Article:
Why Nigerian Airlines Hire Expatriate Pilots

Why Nigerian Airlines Hire Expatriate Pilots

One of the major challenges in manpower development in aviation is industry is the cost of training. Many young people dream of becoming pilots in the future but when the cost of training is broached, many parents know that they won’t be able to afford it.

Not only the exorbitant cost, in Nigeria there is another great huddle; how do you get the required number of flight hours required for the next level after you have obtained your Commercial Pilot License? When the pilot has obtained this license, he is expected to go for type rating; that is specialising in a particular aircraft type. It is after that time that he could be employed as a flight officer.

In Nigeria, the challenge is there is no platform for the person who has a Commercial Pilot License to type-rate on any particular aircraft. Such platform was provided by the defunct Nigerian Airways, which actually trained most Nigerian pilots that operate today in different parts of the world. But with the demise of the national carrier, there was a plunge to the valley in the area of manpower development in the aviation industry.

In Africa, South Africa Airways, Kenya Airways, Ethiopia Airlines, Air Maroc and Egypt Air are some of the major national carriers in the continent that churn out trained pilots every year and also provide them the aircraft for type rating before they start flying as flight officers. Countries like Ethiopia and Kenya supply the Middle East and others pilots and other aviation personnel because they have successful training academy that have lasted for years and they latch on their national airlines, which provide the platform for the trained pilots to garner flight hours.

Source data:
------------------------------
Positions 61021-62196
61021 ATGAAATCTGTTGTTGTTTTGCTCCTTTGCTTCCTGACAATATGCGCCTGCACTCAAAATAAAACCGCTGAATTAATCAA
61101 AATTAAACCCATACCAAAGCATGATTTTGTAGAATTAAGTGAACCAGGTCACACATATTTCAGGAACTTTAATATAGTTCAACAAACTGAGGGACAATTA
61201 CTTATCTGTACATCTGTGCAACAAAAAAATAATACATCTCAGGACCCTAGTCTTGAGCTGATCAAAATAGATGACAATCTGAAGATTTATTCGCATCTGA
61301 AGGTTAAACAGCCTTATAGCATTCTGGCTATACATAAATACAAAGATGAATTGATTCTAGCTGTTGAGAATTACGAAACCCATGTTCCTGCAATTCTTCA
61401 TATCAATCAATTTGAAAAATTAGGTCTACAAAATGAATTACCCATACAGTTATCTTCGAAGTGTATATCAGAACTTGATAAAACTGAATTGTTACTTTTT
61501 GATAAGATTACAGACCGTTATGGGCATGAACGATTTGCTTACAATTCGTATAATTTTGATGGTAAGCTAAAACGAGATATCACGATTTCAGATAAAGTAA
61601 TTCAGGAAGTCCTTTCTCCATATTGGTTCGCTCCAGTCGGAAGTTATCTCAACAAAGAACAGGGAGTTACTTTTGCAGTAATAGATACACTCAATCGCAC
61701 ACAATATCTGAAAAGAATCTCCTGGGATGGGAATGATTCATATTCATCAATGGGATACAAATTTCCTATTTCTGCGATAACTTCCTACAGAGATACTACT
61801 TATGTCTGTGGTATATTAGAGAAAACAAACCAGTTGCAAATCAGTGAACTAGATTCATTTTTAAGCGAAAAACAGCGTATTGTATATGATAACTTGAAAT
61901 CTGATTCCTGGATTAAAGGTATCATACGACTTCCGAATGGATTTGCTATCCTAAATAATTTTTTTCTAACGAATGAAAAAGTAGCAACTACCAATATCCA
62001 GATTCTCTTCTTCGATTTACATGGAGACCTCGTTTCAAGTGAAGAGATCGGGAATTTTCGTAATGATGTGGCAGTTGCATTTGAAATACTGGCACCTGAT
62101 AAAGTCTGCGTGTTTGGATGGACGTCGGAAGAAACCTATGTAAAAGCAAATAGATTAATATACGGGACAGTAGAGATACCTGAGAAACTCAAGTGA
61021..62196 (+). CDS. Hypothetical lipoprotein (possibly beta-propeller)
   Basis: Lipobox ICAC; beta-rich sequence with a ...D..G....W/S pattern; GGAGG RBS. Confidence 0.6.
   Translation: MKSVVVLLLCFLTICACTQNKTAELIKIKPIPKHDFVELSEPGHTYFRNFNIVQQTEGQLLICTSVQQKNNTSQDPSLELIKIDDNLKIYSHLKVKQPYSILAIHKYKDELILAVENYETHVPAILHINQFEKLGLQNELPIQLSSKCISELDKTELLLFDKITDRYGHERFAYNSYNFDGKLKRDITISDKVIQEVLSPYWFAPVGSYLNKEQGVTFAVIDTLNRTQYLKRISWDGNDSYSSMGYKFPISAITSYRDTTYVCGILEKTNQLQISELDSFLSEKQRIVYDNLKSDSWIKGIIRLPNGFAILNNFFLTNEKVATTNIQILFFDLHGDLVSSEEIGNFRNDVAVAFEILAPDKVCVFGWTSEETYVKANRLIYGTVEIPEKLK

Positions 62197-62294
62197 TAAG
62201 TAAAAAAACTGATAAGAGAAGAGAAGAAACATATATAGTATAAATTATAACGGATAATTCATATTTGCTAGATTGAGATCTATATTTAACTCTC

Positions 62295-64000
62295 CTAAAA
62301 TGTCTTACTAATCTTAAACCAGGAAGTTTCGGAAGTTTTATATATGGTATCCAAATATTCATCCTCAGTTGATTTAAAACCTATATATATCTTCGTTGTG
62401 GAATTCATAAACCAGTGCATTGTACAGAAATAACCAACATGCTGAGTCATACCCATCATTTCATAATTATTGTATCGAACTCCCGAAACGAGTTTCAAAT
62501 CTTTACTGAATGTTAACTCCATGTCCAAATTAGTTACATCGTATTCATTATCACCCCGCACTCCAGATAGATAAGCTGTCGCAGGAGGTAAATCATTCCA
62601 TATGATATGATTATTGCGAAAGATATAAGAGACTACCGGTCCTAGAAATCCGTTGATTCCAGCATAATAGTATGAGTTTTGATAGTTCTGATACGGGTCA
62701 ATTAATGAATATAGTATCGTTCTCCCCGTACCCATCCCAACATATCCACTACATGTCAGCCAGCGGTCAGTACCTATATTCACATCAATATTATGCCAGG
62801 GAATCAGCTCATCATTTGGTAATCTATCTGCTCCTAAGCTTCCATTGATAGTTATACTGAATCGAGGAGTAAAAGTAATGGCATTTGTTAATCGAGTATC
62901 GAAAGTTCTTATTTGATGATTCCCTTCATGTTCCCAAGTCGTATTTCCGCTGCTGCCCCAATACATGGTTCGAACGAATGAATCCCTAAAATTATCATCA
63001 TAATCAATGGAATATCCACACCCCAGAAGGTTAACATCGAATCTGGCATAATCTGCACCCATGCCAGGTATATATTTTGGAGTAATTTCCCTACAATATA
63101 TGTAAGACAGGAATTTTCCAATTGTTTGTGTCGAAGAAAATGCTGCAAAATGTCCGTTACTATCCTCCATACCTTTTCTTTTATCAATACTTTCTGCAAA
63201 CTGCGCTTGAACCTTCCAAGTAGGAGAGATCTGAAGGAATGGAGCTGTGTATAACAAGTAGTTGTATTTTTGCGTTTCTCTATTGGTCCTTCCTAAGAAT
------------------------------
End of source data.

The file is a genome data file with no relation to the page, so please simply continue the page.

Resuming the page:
Since after the demise of Nigeria Airways, Nigerian airlines, which are known to have very short life span, never lived up to this responsibility of training high number of aviation personnel and because they could not train these pilots they resort to employing expatriate pilots who have acquired the needed training and certificates to operate their aircraft. In Nigeria, many trained pilots are unemployed today because they have not type-rated on particular aircraft type so they cannot grow to become captains who are sought after all over the world.

The airlines have argued that the times they engaged Nigerians with Commercial Pilot License and type rated them the beneficiaries left without serving the airlines long enough; rather, they would go to Middle East where they are paid juicy salaries with pampering welfare package.

When THISDAY visited Ethiopia Training Academy in Addis Ababa recently, the Senior Sales and Services Officer, Yohannes Bellete said the academy was established to cater for Ethiopia and other people from different parts of Africa and today many students come to train the institution from other parts of the continent and parts of the Middle East.

The academy has Pilots Training School, Aircraft Maintenance Technicians School, School of Marketing and Finance, Cabin Crew Training School with modern mock up and Full Flight Simulator Training for Boeing B737, B757 and B767, B787 B777 and Bombardier aircraft, Q400. The academy has the capacity to take 4,000 trainees at a time.

In addition to these, the airline has one of the most modern and largest catering facilities in Africa with a daily capacity of 100,000 meals production.

Speaking after a facility tour at the Ethiopian airline academy, Addis Ababa, Sable Wongel Azene, Manager ET-Holidays also disclosed that the airline has the largest and oldest Maintenance Repair Overhaul, (MRO) Center in Africa. In this facility, there are six maintenance hangars, airframe maintenance, engine maintenance, component maintenance, line maintenance, AOG (Aircraft on Ground) Services and third party maintenance